The word “tempestuous” probably best describes what many believe will characterize the 2017 session of the Louisiana Legislature, which begins on Monday at the State Capitol.
It’s rarely been a pretty process in recent years, much of it because of the ongoing battle between lawmakers who want to raise taxes and those who want to cut services.
Gov. John Bel Edwards drew the lines in the sand March 29 when he released a tax plan geared toward the elimination of annual budget cuts.
It’s hard to fault any plan to curtail cuts in programs such as education and healthcare, both of which have undergone major trips to the cutting board – or perhaps the slaughterhouse - depending on how you wish to look at it.
The battle to cut services or raise taxes has been an all-too-common saga going back to the Jindal Administration, when the elimination of the Stelly Tax Plan did not result in the post-repeal reinstatement of the personal income tax rates the legislation reduced. The budget suffered a double whammy by the end of 2013 when oil prices plummeted to figures not seen in more than 10 years.
The plan Edwards proposed would shift tax burden to the business sector, a reversal from the previous administration.
The Commercial Activity Tax would create what Edwards touted as a fair tax system to ensure all businesses “pay their fair share.” The plan would largely target the corporate industrial sector, some of which has thrived off lofty incentive packages which became the norm during the Jindal years.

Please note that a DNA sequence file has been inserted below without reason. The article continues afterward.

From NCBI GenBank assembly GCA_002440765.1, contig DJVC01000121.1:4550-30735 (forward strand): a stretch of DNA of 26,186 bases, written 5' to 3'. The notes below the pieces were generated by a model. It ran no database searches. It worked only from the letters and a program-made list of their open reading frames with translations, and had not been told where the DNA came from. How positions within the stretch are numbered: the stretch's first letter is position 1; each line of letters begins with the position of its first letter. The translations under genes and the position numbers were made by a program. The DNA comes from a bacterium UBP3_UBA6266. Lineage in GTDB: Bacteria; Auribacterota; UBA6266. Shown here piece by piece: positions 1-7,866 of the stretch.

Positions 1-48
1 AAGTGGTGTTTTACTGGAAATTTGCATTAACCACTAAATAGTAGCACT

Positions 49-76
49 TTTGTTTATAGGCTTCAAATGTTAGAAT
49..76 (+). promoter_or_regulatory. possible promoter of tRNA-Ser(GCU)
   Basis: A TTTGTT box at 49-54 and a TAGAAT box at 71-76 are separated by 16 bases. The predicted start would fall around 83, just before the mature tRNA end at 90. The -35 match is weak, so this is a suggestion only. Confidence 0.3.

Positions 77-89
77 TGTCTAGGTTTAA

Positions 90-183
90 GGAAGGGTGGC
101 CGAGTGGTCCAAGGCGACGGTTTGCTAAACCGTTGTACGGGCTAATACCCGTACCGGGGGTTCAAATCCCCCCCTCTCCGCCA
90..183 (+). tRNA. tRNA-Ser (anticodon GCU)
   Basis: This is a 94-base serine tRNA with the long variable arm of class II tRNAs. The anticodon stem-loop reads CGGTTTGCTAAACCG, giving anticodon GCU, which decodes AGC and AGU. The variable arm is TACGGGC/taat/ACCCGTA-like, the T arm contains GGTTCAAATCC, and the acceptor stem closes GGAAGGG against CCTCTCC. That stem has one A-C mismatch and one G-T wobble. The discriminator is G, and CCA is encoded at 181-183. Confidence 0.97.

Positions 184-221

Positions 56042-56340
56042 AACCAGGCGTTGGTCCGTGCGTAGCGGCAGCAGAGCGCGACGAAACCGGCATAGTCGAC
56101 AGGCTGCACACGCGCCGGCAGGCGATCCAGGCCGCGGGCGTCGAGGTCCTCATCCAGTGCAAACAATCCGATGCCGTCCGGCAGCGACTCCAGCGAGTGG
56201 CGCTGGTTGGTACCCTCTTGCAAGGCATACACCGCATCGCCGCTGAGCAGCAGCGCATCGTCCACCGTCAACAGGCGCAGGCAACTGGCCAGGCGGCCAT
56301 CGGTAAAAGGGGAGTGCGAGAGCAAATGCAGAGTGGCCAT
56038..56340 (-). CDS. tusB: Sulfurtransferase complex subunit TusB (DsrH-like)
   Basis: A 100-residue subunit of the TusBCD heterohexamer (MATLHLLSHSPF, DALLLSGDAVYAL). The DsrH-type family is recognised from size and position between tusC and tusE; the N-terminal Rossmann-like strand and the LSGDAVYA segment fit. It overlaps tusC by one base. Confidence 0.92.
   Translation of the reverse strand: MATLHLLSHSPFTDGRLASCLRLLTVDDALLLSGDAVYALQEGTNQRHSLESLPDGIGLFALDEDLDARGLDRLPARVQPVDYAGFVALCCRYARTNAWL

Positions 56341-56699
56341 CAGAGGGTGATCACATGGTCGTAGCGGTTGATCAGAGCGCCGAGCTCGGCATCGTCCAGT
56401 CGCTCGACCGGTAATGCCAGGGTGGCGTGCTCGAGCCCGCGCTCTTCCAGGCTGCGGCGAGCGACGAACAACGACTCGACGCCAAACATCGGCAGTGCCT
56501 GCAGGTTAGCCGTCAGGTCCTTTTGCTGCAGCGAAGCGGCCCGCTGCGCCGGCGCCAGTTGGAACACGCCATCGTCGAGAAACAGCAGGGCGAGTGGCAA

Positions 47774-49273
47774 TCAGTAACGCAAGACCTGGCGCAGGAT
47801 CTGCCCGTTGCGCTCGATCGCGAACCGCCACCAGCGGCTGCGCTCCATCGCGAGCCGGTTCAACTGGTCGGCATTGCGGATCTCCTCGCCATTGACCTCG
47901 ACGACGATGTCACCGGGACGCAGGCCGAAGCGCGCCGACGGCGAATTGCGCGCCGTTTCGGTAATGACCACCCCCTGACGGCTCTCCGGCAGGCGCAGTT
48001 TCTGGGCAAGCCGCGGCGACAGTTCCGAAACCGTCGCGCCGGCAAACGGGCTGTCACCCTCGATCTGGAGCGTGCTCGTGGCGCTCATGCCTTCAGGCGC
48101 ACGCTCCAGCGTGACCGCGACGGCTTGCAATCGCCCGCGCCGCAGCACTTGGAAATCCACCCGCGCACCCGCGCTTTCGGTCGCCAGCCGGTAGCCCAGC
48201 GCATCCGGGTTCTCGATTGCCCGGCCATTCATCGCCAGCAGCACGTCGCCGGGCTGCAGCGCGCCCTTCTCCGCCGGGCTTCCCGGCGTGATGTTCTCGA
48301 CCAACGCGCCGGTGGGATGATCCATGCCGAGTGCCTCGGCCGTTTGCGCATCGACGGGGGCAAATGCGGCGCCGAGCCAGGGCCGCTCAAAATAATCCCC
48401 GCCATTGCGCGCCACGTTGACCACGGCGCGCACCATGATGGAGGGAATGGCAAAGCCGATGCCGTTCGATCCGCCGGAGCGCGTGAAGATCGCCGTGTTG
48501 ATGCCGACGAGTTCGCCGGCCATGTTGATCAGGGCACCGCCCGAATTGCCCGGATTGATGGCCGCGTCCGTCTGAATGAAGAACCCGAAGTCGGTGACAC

Of the 414,000 businesses in the state, 389,000 make less than $1.5 million annually. These businesses would be assessed a flat $250 tax, rather than the calculation for gross receipts.
The plan would exempt small businesses which make under $1.5 million a year. It looks good on paper, but bear in mind the sum of $1 million doesn’t pack the same punch it once did.
It creates concern for local business advocates such as Livingston Economic Development Council President Larry O’Neil and Livingston Chamber of Commerce Executive Director/CEO April Wehrs. Both worry about the potential impact on “mom and pop” businesses, as well as supermarkets and restaurants – both of which stock a robust supply of inventory, but survive amid razor-thin profit margins.
O’Neil and former LSU economist Dr. Loren Scott also expressed concern over its impact on Louisiana in the competition for more industry and subsequent job creation.
Louisiana in the last 10 years has become an attractive region for the industrial sector, but so have Mississippi and particularly Texas.
Scott and O’Neil both fear a shift in tax to the business sector could backfire miserably. Scott said Monday it would not take much effort for industry to turn away from Louisiana and look elsewhere for greener pastures.
State Rep. Clay Schexnayder, meanwhile, believes such a move could hamper the job picture and perhaps trigger a spike in unemployment. He represents not only the southern part of Livingston Parish, but also much of Ascension, St. James and St. John the Baptist parishes – all of which benefit greatly from jobs in the petrochemical industry.
Scott also put into play what he considered “simple mathematics.”“You raise taxes on business and consumers will inevitably pay,” he said.
It’s obvious the state’s tax structure needs an overhaul. The incentive program has allowed a wet kiss of a deal for big industry – big enough, in fact, to put the state in the red on tax collection for new industry the last several years. It’s also a slap in the face to the small-business sector, which struggles to pay taxes the same time it fights to maintain a profit.
Tax battles have traditionally spurred some of the stormiest battles in the Legislature. The proposal by Edwards puts the state on the tightrope between fair taxation and the ability to retain a strong job market for the state.
It will take compromise, even though it’s much easier said than done on this issue. Expect an ugly battle over this issue, one in which one side will likely take a huge fall off the proverbial tight rope.